The BA order followed on and was for 15 aircraft. It was placed on 21 August 1991 with deliveries scheduled to commence in September 1995.

The first 5 of these BA aircraft were specified as 777As. The specification fitted the BA need for an aircraft capable of flying a full payload to the Middle East and to the Eastern Seaboard of the USA. The remaining firm order for 10 aircraft and all 15 of the options taken out by BA at the same time specified the 777B.

I do not think any reason has ever been given for this differentiation. But note that at BA's home base, LHR, the airport operator, BAA, charges landing fees based on the MTOW of the aircraft. As a result at least some (all?) of the aircraft in the BA 757 fleet (that is used only for short haul operations) are certified to a lower MTOW than that specified by Boeing so as to reduce LHR landing fees.

I am guessing that it is possible that BA saw a need for just five aircraft with the lower MTOW and shorter range of the 777A and that without the additional fuel tanks and wing stregthening that there was a significant purchase cost saving over the 777B. Certainly there should be an operating cost advantage in terms of both fuel consumption and landing fees for the A model. However since subsequently two 777As delivered to BA in November and December 1995 were returned to Boeing in the summer of 2002 and initially parked at Marana, AZ, I am again guessing that the flexibility of a predominently 777B fleet was seen as more advantagous than the fuel and landing cost savings. I also note that a significant majority of BA's flights to the Eastern Seaboard are now 744 flights. I also note that over the years BA has reduced 772 flights to the Middle East by substituting the 744 for the 772 on flights to CAI and some flights to DXB and that they have ceased to serve to all destinations in Iran and Saudi Arabia.

Finally I note that there was a thirteen month gap between the delivery of the the last BA 777A (12 January 1996) and their first 777B (6 February 1997). So another explanation is that BA ordered their 5 777As as a stop gap while they awaited the certification of the 777B by then as launch customer.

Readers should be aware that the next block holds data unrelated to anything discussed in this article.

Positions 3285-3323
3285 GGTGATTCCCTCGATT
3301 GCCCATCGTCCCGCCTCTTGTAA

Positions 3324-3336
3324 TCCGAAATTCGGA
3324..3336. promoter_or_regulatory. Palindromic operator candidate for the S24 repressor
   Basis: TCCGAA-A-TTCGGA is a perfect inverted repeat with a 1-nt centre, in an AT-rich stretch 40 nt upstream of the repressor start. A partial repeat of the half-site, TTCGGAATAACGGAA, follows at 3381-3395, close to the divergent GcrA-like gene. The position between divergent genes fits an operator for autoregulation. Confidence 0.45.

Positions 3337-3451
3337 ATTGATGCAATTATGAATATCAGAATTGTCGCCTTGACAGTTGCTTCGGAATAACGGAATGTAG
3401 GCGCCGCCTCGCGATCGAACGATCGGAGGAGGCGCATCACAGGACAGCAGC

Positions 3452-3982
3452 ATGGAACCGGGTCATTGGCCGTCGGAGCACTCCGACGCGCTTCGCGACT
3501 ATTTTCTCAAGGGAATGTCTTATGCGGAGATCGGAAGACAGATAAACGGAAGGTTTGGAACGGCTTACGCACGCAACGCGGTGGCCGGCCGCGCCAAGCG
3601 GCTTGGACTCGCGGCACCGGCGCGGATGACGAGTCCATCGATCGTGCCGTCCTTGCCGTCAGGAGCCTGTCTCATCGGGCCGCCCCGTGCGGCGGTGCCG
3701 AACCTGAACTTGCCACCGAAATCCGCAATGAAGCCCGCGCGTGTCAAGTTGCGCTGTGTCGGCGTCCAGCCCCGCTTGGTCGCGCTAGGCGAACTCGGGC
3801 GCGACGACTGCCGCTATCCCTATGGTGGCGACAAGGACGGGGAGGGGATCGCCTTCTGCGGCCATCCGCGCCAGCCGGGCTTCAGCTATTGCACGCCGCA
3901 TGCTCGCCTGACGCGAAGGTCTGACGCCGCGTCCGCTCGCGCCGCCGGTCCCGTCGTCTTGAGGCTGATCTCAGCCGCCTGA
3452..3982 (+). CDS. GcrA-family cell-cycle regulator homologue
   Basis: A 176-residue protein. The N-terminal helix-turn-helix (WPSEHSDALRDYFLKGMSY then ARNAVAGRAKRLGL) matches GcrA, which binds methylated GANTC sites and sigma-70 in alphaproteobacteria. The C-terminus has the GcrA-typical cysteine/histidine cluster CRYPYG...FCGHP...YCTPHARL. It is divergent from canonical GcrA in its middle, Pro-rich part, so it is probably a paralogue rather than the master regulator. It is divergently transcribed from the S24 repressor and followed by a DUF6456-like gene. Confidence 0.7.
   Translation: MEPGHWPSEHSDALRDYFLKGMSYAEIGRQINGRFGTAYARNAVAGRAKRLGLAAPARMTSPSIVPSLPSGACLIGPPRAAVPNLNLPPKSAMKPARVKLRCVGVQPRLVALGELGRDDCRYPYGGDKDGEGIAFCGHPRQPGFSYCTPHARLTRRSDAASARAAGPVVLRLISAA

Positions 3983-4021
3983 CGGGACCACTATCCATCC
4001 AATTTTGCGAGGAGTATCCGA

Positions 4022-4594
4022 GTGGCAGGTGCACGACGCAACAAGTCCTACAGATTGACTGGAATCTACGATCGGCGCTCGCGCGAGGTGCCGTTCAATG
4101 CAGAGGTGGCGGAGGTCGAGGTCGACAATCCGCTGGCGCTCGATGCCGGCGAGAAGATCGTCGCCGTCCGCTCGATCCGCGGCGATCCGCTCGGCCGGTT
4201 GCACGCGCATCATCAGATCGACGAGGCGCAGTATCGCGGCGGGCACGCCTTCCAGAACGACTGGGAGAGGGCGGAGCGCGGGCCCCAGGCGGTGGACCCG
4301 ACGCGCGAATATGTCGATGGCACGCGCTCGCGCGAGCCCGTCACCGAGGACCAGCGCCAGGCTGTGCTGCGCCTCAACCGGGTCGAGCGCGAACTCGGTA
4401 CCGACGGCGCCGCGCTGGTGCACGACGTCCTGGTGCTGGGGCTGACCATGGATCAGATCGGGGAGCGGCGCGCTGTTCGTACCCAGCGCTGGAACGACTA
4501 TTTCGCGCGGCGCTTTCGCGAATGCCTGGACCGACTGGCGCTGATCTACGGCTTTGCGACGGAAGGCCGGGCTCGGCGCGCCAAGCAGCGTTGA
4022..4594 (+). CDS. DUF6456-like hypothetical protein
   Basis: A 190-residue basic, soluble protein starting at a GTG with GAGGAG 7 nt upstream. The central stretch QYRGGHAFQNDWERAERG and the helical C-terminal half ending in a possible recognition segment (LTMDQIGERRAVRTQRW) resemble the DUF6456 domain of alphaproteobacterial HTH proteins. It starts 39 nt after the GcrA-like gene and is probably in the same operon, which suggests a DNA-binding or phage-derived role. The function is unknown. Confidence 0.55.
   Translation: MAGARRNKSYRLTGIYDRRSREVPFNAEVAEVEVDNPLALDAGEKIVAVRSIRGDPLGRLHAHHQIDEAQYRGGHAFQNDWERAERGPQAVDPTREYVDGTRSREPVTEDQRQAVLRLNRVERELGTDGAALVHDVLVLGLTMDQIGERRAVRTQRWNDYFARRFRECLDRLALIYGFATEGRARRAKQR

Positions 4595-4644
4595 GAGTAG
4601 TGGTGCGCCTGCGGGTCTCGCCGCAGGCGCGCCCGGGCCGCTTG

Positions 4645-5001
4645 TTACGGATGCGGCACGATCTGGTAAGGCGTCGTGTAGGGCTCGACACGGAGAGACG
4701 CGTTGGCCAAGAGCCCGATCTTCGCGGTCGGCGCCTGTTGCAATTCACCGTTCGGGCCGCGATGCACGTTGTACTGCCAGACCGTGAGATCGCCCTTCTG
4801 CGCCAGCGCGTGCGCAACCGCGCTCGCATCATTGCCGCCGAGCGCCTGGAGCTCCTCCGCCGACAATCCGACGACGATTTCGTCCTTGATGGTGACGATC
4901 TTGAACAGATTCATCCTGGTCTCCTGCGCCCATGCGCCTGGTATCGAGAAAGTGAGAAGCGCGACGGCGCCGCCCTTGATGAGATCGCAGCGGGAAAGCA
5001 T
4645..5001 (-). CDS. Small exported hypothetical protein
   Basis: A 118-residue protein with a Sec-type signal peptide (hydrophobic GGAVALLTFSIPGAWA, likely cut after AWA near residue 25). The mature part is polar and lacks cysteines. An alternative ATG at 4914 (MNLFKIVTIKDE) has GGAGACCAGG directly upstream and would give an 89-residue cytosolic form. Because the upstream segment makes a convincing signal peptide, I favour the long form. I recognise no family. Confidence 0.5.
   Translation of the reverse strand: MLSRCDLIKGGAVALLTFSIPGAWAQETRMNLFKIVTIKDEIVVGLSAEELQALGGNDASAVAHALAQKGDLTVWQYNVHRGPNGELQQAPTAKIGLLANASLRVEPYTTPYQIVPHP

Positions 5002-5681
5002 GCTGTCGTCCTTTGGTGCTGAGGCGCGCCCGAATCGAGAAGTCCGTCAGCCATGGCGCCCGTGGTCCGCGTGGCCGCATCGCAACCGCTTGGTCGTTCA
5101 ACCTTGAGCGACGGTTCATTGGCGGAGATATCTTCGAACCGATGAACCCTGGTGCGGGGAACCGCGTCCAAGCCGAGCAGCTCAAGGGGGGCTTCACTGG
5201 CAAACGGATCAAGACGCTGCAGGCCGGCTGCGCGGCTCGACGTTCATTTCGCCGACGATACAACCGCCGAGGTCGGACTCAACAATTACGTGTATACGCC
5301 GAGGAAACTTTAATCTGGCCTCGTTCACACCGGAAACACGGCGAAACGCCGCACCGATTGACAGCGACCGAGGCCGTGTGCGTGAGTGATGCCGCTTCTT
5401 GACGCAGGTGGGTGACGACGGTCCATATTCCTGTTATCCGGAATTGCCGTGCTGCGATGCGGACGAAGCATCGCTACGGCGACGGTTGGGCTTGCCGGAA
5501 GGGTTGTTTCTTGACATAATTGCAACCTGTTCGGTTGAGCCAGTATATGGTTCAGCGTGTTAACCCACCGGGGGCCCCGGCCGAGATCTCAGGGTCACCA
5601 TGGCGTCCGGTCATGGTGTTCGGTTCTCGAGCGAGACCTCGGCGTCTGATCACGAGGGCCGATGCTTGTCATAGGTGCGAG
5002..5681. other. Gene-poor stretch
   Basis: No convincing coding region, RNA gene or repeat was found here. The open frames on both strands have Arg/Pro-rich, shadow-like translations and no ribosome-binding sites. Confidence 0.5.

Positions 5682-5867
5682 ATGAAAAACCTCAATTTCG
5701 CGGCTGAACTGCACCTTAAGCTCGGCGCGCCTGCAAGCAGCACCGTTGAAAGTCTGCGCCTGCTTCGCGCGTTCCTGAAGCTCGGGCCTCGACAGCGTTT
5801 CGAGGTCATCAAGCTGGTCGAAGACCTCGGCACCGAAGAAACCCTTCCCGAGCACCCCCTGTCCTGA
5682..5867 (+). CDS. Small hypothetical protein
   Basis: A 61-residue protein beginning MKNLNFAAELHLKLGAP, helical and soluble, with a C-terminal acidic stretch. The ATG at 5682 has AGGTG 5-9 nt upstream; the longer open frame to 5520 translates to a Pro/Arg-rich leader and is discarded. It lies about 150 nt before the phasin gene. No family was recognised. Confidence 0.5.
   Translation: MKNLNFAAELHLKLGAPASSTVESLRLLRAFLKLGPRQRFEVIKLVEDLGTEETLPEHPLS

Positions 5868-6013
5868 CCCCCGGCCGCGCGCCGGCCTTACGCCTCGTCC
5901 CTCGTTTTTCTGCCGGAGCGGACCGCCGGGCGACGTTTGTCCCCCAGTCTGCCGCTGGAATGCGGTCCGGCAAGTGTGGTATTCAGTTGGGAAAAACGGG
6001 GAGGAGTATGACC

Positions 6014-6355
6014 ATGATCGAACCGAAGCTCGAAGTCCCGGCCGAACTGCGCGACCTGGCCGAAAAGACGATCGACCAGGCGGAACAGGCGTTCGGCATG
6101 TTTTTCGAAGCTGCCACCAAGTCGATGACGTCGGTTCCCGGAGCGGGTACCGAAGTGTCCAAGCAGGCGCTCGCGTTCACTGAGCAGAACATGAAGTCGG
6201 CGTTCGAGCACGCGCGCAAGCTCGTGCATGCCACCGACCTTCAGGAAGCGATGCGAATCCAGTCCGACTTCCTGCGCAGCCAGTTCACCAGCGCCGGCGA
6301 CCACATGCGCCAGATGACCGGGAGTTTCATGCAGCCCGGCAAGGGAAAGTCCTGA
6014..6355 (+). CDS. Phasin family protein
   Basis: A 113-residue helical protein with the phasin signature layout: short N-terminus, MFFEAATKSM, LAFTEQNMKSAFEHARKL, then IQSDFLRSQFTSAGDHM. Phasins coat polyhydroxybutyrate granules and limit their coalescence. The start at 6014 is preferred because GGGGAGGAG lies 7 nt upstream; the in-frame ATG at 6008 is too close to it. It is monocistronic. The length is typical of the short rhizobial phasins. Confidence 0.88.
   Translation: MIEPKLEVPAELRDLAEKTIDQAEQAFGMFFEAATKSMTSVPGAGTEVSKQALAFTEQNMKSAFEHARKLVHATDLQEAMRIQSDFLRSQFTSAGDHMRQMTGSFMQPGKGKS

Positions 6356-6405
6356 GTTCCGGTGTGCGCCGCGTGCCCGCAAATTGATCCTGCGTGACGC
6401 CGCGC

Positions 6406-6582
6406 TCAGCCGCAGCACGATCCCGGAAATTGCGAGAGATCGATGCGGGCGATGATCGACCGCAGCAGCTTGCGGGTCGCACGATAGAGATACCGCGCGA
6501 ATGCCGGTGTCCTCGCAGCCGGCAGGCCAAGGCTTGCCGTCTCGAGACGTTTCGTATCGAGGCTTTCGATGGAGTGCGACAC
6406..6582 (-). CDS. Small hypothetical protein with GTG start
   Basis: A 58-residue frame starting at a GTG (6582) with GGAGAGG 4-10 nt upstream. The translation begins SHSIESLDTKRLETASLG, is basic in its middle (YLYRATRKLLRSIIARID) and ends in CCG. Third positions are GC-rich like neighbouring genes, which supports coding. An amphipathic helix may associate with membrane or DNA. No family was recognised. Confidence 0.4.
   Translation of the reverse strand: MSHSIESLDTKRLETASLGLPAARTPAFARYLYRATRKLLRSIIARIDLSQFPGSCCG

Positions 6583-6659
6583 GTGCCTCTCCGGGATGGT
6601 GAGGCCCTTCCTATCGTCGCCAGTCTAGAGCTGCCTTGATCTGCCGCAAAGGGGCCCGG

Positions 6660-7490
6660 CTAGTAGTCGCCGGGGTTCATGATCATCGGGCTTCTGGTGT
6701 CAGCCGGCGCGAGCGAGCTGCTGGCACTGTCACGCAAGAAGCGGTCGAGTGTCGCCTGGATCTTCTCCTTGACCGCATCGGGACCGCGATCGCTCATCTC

Here it is worth noting that the first flights of the first two 777Bs destined for BA were on 4 October 1996 and 6 December 1996. But these two aircraft were not delivered to BA until 3 July 1997 and 23 May 1997 respectively. Both were first used for flight testiong of the 777B with the US registrations N5022E and N5023Q. Meanwhile the third BA 777B flew on 8 January 1997 and was delivered as G-VIIC much earlier on 6 February 1997.

While the above data and comments do not fully answer the original question they do suggest some possible answers.


User currently offlineIkramerica From United States of America, joined May 2005, 21474 posts, RR: 60
Reply 10, posted (6 years 2 months 2 days 16 hours ago) and read 6726 times:



Quoting VV701 (Reply 9):
Finally I note that there was a thirteen month gap between the delivery of the the last BA 777A (12 January 1996) and their first 777B (6 February 1997). So another explanation is that BA ordered their 5 777As as a stop gap while they awaited the certification of the 777B by then as launch customer.

Sort of how BA just ordered some additional 77Es as a stopgap order before deciding on the remainder of their future medium and long haul fleet replacement. BA wanted the 777s ASAP, and knew that they would always have a place to use those 777-200s unless the UK got magically farther away from NYC and the middle east in the future.  Smile



Of all the things to worry about... the Wookie has no pants.
User currently offlineSEPilot From United States of America, joined Dec 2006, 6825 posts, RR: 46
Reply 11, posted (6 years 2 months 2 days 16 hours ago) and read 6602 times:



Quoting Ikramerica (Reply 10):
and knew that they would always have a place to use those 777-200s unless the UK got magically farther away from NYC and the middle east in the future.

Maybe that's another consequence of Global Warming???



The problem with making things foolproof is that fools are so doggone ingenious...Dan Keebler
User currently onlineVV701 From United Kingdom, joined Aug 2005, 7390 posts, RR: 17
Reply 12, posted (6 years 2 months 2 days 12 hours ago) and read 6108 times: